Stories Of Success: Narrative Communication Themes And The Direct Selling Industry

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Stories Of Success: Narrative Communication Themes And The Direct Selling Industry

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Title: Stories Of Success: Narrative Communication Themes And The Direct Selling Industry
Author: Victor, Allen Frederick
Abstract: Despite the growing scholarly attention given to various aspects of narrative communication, little research has been conducted to identify and document narrative themes used in the storytelling efforts of successful direct selling and network marketing consultants to build their businesses. Such was the focus of this study. This thesis utilized qualitative research, particularly the method of thematic analysis as developed by Owen (1984), to explore the theoretical perspective of Walter Fisher's Narrative Paradigm. For the purpose of this study, narrative is defined as a "sequential account of events, usually chronologically, whereby sequentiality indicates some kind of causality, and action-accounted for in terms of intentions and deeds and consequences and is commonly given a central place" (Grant, 2004, p.135). Data for this study consisted of a collection of first-person organizational stories present in Eye on Arbonne documents, which were written by Arbonne International's most successful independent consultants. For this study, "most successful" is defined as consultants who have reached the national vice president compensation level, which is the company's highest level and, subsequently, the most difficult one to achieve. The study produced several key findings. First, the analysis of stories from Eye on Arbonne documents highlighted one primary narrative theme, Hope, which was supported by five narrative sub-themes: (1) Teamwork (2) Opportunity (3) Perseverance/Stay Committed (4) Believe in Yourself, and (5) Turn Dreams into Reality. Second, the data fully supported the theoretical arguments of Fisher (1978, 1987) and Weick (1995) in terms of affirming the relationship between sensemaking and the use of stories. Finally, in line with Boje's (1991, 2001) views on storytelling as the preferred sensemaking currency in organizations, the practical implications of this research include the possible creation of a replicatable model based on the theme and sub-themes identified in this study, which can be used as a powerful tool for other direct selling and network marketing organizations.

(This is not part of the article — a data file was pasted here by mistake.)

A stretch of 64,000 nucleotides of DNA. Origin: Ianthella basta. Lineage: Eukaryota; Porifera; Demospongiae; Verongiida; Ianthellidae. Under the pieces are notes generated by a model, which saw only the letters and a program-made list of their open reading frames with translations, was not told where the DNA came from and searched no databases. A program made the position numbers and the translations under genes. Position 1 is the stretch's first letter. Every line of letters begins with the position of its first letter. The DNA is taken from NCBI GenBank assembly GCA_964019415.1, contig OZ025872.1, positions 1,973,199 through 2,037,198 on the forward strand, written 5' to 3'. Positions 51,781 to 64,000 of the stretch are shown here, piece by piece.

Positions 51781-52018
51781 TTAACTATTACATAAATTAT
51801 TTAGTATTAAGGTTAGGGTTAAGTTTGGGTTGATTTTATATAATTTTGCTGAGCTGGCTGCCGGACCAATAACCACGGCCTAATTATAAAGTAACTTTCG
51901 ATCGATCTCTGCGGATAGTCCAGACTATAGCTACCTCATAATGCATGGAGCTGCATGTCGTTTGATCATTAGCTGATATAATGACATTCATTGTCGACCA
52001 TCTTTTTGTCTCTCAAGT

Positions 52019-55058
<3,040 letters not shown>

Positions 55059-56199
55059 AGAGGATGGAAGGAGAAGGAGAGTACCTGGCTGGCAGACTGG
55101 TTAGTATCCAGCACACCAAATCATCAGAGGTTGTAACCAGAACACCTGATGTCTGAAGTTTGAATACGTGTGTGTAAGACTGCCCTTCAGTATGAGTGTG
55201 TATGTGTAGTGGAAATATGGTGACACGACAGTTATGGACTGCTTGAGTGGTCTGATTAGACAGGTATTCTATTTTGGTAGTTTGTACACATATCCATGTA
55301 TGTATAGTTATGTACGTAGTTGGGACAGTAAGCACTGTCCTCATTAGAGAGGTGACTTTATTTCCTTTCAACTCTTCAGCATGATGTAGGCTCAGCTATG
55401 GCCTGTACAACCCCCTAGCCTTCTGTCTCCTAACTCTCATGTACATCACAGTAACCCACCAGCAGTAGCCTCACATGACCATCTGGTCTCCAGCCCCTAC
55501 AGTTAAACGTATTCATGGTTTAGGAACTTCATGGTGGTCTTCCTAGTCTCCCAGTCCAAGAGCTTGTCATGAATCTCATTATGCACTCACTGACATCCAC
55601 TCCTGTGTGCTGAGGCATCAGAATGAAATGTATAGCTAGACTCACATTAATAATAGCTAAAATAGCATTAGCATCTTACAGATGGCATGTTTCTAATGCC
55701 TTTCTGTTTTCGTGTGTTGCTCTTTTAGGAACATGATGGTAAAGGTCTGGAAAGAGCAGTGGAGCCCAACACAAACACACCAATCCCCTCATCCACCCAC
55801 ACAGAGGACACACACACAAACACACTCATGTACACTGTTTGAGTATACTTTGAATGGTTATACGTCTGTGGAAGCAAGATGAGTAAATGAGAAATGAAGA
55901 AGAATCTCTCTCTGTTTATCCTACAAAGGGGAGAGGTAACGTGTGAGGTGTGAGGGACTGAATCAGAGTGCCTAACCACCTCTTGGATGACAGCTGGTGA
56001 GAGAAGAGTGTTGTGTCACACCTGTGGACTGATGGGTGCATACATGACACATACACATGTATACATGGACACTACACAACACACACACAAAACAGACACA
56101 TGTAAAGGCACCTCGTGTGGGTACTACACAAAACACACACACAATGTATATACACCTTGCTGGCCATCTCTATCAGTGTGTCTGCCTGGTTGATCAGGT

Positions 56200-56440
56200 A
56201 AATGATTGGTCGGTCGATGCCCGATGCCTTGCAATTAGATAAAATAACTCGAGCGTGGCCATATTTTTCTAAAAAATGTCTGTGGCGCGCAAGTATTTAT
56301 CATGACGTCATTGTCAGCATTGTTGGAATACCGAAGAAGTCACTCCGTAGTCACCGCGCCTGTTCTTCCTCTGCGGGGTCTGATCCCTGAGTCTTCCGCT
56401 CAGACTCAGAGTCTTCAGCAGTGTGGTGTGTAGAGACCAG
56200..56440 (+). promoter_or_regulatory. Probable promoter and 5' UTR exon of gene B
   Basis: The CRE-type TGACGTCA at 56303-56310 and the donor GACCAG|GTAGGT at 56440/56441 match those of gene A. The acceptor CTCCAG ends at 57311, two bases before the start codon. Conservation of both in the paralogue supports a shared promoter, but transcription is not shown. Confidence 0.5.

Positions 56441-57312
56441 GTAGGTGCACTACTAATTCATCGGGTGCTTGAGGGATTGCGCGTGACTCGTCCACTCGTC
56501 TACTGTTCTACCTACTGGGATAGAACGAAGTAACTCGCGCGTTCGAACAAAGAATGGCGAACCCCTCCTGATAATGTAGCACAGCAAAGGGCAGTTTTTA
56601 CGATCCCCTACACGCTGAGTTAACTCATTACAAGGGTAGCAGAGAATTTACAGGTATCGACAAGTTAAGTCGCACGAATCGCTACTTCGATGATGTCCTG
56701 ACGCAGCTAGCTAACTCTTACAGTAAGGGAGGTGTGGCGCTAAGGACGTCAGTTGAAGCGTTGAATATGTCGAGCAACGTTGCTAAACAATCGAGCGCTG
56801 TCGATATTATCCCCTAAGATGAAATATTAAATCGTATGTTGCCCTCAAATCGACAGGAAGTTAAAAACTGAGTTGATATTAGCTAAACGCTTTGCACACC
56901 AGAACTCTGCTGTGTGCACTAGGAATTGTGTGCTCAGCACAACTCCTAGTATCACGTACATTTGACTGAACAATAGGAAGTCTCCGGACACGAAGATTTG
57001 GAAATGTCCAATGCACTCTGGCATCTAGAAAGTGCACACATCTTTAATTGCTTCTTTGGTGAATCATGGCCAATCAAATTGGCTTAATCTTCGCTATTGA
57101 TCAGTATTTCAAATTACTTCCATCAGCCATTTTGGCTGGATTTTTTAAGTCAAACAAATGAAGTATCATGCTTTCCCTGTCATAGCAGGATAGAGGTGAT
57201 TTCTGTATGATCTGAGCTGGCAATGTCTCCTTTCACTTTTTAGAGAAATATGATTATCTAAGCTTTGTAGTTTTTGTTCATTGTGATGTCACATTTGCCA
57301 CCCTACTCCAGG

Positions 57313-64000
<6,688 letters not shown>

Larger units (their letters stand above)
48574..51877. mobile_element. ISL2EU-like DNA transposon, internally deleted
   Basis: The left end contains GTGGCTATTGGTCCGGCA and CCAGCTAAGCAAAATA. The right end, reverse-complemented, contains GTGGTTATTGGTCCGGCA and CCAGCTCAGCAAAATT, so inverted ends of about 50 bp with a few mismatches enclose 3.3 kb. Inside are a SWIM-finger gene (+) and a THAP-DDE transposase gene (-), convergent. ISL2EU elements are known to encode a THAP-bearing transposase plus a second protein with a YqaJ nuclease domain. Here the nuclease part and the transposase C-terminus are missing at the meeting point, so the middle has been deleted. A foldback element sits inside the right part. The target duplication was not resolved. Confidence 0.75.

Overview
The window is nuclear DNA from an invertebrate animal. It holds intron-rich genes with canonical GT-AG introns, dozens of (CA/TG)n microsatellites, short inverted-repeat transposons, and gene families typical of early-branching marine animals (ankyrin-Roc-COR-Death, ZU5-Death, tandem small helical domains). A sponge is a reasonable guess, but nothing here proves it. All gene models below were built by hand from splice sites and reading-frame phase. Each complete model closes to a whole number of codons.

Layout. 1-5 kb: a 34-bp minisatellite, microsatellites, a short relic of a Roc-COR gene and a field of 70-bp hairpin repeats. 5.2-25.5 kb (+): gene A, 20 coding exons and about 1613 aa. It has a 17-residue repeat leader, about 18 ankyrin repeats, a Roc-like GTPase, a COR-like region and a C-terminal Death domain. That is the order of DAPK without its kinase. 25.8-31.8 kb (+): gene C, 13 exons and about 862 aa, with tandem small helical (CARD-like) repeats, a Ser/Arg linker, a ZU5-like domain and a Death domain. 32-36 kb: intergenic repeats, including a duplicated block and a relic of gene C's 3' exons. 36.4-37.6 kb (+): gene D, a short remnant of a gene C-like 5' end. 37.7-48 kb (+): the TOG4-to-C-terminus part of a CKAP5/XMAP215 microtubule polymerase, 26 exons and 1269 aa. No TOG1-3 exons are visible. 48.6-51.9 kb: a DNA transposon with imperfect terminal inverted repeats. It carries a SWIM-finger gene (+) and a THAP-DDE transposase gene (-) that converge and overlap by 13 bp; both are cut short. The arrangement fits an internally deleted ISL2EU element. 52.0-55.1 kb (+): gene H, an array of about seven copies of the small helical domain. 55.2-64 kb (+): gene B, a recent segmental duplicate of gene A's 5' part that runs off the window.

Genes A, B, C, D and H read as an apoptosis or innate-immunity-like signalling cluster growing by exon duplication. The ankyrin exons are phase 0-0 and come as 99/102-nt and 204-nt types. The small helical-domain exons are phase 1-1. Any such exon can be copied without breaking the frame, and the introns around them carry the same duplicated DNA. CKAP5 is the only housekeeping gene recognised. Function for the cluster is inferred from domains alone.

Date: 2008-04-22
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